On Thursday, the House of Representatives voted unanimously in favor of calling for any final report by special counsel Robert Mueller to be released to the public.
According to the Associated Press, the bill, which passed 420-0, is symbolic and non-binding, and does not compel that the report be released to the public. Rather, it was seen as a move to pressure Attorney General William Barr to allow the full report to be made public.
The bill, per Congress.gov, is “expressing the sense of Congress that the report of Special Counsel Mueller should be made available to the public and to Congress.” The text cites the January of 2017 intelligence report stating that Russian President Vladimir Putin ordered an influence campaign directed towards the 2016 presidential election, as well as the wording of the special counsel regulations and the past indictments and convictions in connection with the Mueller probe.
Four Republican members of Congress, Rep. Justin Amash of Michigan,, Rep. Matt Gaetz of Florida, Rep. Paul Gosar of Arizona, and Rep. Thomas Massie of Kentucky voted “present” on the resolution. Gaetz and Gosar are perceived to be staunch Trump loyalists. Seven other House members did not vote, per the Office of the Clerk.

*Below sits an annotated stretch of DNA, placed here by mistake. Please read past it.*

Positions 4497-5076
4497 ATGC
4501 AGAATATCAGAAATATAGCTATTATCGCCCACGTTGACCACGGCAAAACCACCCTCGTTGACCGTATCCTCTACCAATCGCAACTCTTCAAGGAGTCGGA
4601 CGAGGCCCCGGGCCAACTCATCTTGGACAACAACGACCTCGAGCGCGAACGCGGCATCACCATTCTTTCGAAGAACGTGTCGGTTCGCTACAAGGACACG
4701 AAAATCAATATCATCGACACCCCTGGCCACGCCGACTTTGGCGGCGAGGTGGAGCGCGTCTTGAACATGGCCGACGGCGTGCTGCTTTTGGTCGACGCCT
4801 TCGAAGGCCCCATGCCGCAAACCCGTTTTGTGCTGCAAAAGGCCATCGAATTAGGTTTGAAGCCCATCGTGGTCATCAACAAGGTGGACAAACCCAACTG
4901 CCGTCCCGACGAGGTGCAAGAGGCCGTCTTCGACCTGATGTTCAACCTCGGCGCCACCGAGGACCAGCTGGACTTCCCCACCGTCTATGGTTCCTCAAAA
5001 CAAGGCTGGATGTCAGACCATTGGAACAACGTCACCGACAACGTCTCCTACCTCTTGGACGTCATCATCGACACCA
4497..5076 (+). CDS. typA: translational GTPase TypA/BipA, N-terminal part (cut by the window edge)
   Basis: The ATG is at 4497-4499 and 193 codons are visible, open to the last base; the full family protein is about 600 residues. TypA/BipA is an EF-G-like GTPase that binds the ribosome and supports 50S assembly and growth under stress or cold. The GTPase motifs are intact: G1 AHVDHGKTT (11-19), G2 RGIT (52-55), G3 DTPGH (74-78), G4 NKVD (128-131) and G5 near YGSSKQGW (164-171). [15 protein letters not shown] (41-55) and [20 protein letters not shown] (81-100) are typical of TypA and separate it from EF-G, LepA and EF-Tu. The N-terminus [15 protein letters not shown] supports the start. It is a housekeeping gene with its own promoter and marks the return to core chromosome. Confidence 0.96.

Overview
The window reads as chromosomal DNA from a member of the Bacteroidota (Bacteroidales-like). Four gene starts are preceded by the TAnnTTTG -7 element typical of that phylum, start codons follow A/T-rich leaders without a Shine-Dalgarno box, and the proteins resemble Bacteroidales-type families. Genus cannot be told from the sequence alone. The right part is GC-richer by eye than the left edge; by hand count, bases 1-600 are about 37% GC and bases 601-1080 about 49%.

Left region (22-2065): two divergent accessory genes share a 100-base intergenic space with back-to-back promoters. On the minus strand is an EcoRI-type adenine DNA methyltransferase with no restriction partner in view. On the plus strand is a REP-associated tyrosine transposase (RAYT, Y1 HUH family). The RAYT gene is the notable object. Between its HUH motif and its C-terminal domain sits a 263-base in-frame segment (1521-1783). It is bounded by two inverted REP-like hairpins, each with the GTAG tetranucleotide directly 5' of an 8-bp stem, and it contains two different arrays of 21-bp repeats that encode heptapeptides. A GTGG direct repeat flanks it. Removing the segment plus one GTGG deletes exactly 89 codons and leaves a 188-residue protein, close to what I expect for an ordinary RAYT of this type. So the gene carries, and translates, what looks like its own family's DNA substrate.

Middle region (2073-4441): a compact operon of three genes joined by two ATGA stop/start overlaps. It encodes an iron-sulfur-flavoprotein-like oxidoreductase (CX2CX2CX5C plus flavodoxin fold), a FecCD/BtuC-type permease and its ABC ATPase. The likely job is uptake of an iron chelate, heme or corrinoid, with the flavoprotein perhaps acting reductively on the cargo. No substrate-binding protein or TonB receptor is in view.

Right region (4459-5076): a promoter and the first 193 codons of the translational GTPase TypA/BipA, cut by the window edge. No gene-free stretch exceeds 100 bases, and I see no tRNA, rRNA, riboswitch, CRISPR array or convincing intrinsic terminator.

Jerry Nadler of New York, the Democratic chairman of the House Judiciary Committee, has said that he would subpoena the final report — and would also invite Mueller to testify — if there’s not a public release.
The House just passed a resolution 420-0 calling for the public release of the Mueller report. https://t.co/XoC5CNBFb1— Rebecca Ballhaus (@rebeccaballhaus) March 14, 2019
There have been various signs that the Mueller probe is nearing its end. The latest came Monday when Andrew Weissmann, a leading investigator, signaled that he would soon step down from his job with the special counsel’s office. Per NPR, Weissmann, seen as the “architect” of the case against Paul Manafort, has accepted a teaching position at New York University.
Manafort was sentenced earlier this week to a seven-and-a-half years in prison as the result of his convictions. Shortly after the sentencing, Manafort was indicted in New York on state-level charges, which would still stand even in the event of a pardon by President Trump.
However, even if the investigative component of the Mueller probe is nearly over, the charges the office brought will be the subject of multiple criminal proceedings. Roger Stone, the former Trump advisor who was indicted earlier this year, has an official trial date of November 5 in Washington, D.C., per CNBC.
Stone was charged by Mueller’s office with seven criminal counts, including lying to Congress and witness tampering.